The 2014 Farm Bill brought many attacks on crop insurance. One of many, is the proposal of means testing or capping premium support to large farmers. It is widely expected for those same topics to arise during the debate of the next Farm Bill. If we remove acres from the program, it can have effects on all farmers who participate. Below is some information provided by the Crop Insurance and Reinsurance Bureau in regards to effects a premium cap or means testing could have.
Reducing participation from any group of farmers will change the premiums for ALL farmers because it will change the risk pool. Crop insurance is, by statute, an actuarially sound program, which means the more participants and more acres in the program, the more the risk will be spread – keeping premiums and costs down for all participants.
- GAO analysis in 2011 showed that a $40,000 premium support cap would affect 26% of total insured liability in the crop insurance program. So, while a premium support cap might only impact a small number of farmers, it would put a very large portion of crop production at risk.
- USDA has called a cap on premium support “ill advised,” noting regions with high-value crops (such as fruit, vegetable and organic crops), large-acreage farms, and/or a higher risk of crop loss would be hit especially hard. USDA has noted that North Dakota, South Dakota, Texas, Minnesota, California, Arizona, Mississippi, Utah and Hawaii would all bear a disproportionate share of the effects of a cap on premium support.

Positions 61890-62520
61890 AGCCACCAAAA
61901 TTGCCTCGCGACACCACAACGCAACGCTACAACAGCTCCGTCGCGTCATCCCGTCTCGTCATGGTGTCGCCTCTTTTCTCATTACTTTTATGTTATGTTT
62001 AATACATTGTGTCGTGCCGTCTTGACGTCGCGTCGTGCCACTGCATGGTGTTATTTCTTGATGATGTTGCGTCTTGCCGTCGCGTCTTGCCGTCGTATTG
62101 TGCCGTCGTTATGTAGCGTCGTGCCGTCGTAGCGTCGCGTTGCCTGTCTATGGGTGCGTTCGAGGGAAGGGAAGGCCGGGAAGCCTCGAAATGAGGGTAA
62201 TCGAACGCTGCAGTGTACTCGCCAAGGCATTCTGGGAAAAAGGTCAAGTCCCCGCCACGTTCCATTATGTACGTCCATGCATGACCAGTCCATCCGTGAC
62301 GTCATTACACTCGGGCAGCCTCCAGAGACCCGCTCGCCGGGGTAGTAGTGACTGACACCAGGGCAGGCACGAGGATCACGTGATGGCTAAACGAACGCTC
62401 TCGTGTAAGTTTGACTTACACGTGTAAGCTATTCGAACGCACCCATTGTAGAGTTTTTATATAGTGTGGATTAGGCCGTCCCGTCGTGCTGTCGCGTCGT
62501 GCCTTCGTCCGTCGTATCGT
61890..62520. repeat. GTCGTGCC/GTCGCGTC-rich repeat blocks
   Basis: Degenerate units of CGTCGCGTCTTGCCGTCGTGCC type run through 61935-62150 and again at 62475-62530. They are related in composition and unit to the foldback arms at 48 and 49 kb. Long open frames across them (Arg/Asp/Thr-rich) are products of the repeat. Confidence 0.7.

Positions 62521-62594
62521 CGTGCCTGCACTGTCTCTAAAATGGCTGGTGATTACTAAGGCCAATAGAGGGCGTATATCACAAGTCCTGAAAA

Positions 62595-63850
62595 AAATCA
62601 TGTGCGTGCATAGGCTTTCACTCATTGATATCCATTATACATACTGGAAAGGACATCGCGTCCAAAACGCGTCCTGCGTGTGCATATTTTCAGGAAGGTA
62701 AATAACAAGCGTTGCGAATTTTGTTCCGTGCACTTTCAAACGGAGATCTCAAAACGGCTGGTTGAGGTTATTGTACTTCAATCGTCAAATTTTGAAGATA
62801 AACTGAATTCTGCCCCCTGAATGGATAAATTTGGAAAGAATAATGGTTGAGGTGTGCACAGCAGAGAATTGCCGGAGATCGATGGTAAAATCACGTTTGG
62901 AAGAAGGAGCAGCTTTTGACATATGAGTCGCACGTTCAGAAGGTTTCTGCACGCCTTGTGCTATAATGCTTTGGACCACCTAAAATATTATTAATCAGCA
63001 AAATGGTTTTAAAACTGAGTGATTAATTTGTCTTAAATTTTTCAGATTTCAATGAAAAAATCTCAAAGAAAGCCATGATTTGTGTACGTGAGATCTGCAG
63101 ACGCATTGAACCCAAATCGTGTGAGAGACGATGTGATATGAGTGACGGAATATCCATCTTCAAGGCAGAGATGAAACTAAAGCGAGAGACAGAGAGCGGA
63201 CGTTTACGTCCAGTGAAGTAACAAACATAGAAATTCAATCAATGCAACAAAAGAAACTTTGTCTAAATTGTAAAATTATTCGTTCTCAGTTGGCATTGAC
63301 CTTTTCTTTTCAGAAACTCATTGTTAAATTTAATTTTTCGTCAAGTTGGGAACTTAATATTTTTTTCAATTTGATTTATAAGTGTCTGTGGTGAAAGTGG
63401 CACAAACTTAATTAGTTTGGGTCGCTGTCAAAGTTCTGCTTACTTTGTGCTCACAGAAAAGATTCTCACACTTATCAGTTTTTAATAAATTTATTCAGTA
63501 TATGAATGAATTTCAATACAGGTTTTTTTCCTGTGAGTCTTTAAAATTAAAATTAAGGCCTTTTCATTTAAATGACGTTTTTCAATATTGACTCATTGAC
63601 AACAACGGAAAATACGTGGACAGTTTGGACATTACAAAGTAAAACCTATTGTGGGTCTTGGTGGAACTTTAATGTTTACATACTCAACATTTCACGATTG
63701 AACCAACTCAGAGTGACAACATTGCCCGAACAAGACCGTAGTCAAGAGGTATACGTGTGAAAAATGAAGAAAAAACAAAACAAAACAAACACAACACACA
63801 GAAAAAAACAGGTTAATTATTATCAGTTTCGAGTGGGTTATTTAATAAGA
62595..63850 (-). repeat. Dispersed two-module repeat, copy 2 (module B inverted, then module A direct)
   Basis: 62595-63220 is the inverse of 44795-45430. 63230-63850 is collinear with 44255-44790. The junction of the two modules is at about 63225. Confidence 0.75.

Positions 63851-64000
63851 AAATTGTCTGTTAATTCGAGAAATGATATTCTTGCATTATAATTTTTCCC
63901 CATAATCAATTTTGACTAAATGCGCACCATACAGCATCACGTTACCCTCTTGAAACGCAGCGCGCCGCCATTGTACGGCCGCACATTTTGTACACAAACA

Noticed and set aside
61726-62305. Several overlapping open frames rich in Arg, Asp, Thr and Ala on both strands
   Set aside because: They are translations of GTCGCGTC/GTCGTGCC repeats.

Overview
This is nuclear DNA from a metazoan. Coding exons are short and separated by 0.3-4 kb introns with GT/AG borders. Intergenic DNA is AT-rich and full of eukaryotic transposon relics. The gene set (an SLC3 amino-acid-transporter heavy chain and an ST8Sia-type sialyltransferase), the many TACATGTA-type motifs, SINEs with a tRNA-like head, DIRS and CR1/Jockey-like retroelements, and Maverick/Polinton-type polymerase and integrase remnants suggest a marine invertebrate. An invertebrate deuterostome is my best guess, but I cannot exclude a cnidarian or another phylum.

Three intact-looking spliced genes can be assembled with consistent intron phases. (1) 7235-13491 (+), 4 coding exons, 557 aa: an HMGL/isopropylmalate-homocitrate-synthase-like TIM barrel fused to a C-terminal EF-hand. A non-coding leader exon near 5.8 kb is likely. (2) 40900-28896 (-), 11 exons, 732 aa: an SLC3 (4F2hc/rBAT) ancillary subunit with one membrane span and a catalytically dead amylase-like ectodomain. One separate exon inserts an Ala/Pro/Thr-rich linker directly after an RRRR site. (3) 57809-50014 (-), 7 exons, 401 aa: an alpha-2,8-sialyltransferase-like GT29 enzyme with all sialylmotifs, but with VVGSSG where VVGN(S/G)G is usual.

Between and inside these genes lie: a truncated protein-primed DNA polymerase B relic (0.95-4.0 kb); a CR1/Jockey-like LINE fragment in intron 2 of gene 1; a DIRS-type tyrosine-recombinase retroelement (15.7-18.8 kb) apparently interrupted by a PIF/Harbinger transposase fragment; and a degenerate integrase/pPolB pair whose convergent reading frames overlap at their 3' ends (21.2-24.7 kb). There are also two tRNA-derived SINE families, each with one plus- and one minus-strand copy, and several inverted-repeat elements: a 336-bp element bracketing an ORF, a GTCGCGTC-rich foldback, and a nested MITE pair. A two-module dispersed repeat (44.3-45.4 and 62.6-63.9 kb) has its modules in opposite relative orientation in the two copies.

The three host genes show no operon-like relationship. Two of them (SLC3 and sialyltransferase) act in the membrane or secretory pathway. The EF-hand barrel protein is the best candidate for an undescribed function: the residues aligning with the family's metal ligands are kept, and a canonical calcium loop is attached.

- Even though crop insurance opponents note that only a small number of farmers would be affected by an AGI limit, it’s important to keep in mind that these farmers often farm a large number of acres. It is the acres impacted by an AGI limit, not the number of producers that will drive changes to premiums for ALL farmers.
- Midsize family farms, large family farms and nonfamily farms represent only 10.3 percent of all farms in the United States. However, they represent 51.7 percent of the acres operated and 75.8 percent of the value of agricultural production.
- In other words, depending on where an AGI limit were set, it could put at risk more than three-quarters of all agricultural production in this country.
Clearly, an AGI limit that would affect more than half of the acres planted would have a significant impact on the risk pool for crop insurance and would impact rates for every farmer.